Massive YouTube videos splinter the alarm surrounding Deepfakes

Massive YouTube videos splinter the alarm surrounding Deepfakes ...

Why was Bill Gates crossing the road?

We aren't sure, but we can assure you that the Microsoft () - founder did not have breast implants.

'In Other Fact Check News,' says a scientist.

As he crosses a street in New York, a digitally altered video has been released on social media.

The video video, which after being published online last year, sparked worries about Gates' "transitioning" or receiving breast implants.

By comparing the clip to unpublished footage that was published on YouTube by entertainment site Gossip Bae, the video was declared altered.

When it was posted on Twitter, the announcement on April 25 was greeted with a certain sarcasm.

"Holy sh*t, did you know that game of thrones wasn't real too?" said one expert, including a CGI-free video from the popular HBO series.

"In other fact check reports, the dinosaurs in Jurassic Park were not real and were in fact a mix of CGI and animatronic artworks," said one person.

'An Inflection Point'

Other commentators have defended Tesla's title, namely CEO Elon Musk, who is buying Twitter () for private use.

"Enjoy your last days of relevance on this app," says the narrator. "For you will be a relic of social media once Elon purchases Twitter."

"I prayed that when I buy Twitter, we must see less of these ridiculous 'fact checks' of nonsensical stuff," another person said. "The sky is blue, and the image of it being red has been digitally altered."

The video does a well-known feature of deepfakes, which refers to the use of artificial intelligence to create synthetic media image, audio, and video in someone else's similarity.

"While we have been hearing about deepfakes for a number of years, we are now at an inflection point where the technology is at anyone's disposal, and it is only a matter of time before each individual of us is a victim of deepfake technology," said a professor at the Wharton School of Pennsylvania.

Last month, a fake video of Ukrainian President Volodymyr Zelenskyy promising to instruct his troops to lay down their arms and surrender the fight against Russia was circulated on social media.

Disinformation in the escalating world

A secret video of Russian President Vladimir Putin appeared on social media a short time later, depicting the former KGB-agent declaring Russia's surrender and telling soldiers to "go home while you're alive."

According to Pattison, the actor was a recent target of a deepfake TikTok account. He has said that he does not have any social media accounts.

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Deepfakes can create illusions of an individual's presence and activities that were not made in reality, said a professor of computer science and engineering and the director of the UB Media Forensic Lab at the University of Buffalo.

Deepfakes are able to increase the scale and possibility of online deception, which is because they can be extremely dangerous.

According to a recent study, the number of deep-fake videos on the Internet doubles every six months.

"I believe this is an underestimate, and there will be even more in the coming years," he said.

Hosanagar said the technology may be of interest to films such as "Forrest Gump," where the character of Tom Hanks meets JFK.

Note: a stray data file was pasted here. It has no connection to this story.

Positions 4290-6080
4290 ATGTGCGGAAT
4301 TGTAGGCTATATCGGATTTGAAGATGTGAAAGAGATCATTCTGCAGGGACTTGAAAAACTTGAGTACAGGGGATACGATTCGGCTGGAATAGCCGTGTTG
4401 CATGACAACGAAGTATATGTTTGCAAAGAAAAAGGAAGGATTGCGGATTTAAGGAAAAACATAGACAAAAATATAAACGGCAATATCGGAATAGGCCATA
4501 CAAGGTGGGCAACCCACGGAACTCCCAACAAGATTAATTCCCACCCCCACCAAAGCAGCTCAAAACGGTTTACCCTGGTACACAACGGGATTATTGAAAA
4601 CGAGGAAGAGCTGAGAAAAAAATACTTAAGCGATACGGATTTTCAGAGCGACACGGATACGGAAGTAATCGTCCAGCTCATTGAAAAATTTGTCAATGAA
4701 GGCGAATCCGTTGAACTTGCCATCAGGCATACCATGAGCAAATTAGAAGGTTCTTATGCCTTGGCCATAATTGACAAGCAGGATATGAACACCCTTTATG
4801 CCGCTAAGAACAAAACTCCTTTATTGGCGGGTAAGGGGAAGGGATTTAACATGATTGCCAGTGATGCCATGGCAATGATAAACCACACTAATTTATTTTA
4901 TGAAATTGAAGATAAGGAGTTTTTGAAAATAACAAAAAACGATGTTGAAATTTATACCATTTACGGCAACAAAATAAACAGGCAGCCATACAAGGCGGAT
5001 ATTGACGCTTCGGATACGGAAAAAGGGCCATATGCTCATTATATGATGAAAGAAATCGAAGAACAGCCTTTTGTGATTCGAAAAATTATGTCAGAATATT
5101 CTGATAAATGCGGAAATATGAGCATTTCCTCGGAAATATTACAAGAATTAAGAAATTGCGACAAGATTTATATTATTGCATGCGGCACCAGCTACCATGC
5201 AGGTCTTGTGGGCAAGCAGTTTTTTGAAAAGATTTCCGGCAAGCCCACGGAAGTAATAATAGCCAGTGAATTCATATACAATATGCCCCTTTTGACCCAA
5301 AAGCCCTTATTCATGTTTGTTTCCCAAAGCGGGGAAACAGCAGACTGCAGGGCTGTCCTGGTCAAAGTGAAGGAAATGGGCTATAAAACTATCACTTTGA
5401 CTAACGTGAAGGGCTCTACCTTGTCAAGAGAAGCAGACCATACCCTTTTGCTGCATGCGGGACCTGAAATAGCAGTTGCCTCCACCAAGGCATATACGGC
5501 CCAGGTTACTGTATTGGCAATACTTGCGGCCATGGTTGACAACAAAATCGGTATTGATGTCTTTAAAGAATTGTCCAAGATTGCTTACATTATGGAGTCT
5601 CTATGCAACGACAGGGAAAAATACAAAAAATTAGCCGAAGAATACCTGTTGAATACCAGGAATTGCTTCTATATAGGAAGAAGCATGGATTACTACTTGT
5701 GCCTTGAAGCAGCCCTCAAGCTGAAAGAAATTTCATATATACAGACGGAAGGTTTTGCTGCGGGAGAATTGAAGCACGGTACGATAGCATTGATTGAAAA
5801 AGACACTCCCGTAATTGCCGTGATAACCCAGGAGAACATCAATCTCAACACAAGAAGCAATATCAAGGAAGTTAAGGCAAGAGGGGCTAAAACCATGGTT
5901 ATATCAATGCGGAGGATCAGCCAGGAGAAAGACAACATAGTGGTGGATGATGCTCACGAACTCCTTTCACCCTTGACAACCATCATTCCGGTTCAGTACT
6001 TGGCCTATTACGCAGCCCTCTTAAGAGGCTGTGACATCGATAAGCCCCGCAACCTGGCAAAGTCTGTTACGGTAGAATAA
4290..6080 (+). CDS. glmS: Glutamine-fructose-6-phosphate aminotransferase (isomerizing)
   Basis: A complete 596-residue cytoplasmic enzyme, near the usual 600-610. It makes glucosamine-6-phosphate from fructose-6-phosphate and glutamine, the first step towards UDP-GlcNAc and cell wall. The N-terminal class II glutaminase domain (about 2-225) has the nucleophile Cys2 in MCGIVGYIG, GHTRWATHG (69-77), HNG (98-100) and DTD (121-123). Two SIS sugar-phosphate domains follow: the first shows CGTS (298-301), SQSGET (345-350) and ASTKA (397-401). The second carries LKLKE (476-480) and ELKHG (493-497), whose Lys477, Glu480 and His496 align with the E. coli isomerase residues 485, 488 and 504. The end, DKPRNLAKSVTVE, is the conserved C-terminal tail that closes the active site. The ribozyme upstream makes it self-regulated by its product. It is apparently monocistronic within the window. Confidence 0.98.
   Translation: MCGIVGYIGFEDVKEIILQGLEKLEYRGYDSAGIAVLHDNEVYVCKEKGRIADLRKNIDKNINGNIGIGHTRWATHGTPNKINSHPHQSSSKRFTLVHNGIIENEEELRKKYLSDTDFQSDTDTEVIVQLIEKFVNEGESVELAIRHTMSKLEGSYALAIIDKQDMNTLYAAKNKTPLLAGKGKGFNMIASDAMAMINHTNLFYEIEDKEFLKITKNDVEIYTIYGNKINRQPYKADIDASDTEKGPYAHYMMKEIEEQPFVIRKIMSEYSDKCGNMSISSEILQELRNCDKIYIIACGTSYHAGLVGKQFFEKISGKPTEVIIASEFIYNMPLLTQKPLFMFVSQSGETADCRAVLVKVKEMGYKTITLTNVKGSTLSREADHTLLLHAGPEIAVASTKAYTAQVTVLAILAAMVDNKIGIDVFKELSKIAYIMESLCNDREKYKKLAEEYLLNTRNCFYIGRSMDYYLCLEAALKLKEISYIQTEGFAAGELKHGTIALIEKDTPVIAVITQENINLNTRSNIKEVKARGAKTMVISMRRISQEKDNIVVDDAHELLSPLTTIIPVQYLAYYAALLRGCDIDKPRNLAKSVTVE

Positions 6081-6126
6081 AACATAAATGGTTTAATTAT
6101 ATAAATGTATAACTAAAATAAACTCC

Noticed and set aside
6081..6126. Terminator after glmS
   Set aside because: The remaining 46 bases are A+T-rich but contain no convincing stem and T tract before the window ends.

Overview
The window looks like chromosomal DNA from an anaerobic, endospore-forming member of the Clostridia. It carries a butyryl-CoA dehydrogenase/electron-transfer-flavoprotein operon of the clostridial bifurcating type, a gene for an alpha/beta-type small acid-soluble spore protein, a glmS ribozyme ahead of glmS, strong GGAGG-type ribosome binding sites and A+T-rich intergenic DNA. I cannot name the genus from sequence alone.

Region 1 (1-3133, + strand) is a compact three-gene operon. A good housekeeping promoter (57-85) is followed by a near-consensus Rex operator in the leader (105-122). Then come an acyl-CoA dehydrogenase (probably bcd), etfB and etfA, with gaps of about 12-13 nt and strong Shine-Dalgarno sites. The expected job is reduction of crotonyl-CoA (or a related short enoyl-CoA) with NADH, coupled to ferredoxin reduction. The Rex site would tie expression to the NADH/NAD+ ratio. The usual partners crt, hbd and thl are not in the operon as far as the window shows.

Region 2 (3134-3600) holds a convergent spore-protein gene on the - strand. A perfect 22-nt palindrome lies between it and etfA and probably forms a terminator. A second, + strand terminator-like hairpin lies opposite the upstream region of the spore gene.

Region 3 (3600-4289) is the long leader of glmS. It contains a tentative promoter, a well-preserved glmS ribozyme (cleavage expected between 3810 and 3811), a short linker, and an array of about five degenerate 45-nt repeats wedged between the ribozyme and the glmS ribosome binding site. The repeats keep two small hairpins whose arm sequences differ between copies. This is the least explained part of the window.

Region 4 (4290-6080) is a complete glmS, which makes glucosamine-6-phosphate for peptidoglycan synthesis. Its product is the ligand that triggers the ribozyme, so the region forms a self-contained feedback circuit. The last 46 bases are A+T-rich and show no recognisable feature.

"But despite these positive use cases, the technology will most likely be in the news owing to its ability to stir political and civil conflict, weaken the reputations of individuals, and prevent financial fraud. "Every one of these potential scenarios has already been played out, and we are just at the start."

The problem must be addressed in technology.

Hosanagar "technology has to address the problem it has helped create," says the author.

"First, we need authentication systems that can verify the origins of images and videos," he said.

Microsoft has developed a prototype of AMP: Authentication of Media via Provenance, which allows media content providers to create and assign a certificate of authenticity to their content.

"What this means for end users is that assurance concerning the authenticity of text they are viewing may be as simple as an icon (similar to the browser padlock icon), indicating that the media being consumed has not been tampered with," he said.

"While the creation of such authentication and provenance systems is a good first step, for these systems to be effective in practice they must be adopted large by content creators, which will take time."

According to Hosanagar, the legal system might provide additional deterrents to alleviate the potential flaws caused by deepfakes.

'All Hands on Deck!'

He said a number of policies are being proposed and implemented at the state and federal levels, and he pointed out Virginia, which recently criminalized the non-consensual sharing of deepfake pornography by expanding a revenge porn legislation.

Another possibility is to demand that information be authenticated on their platforms by internet media, according to the author.

"Overall, we need the adoption of these kinds of laws, combined with the adoption of authentication and provenance technologies amongst consumers and businesses," Hosanagar said.

Lyu was defying his deepfakes, declaring, "[fighting deepfakes] is a communal effort."

He said that this includes enacting more effective detection algorithms, using stricter screening and improving the tagging of fake media by social platforms.

A task to get rid of deepfakes requires a legislative action against the most widespread types of deepfakes, prompt reaction and fact-checking by the public media, and due diligence among internet users.

"All hands on deck!" he said.

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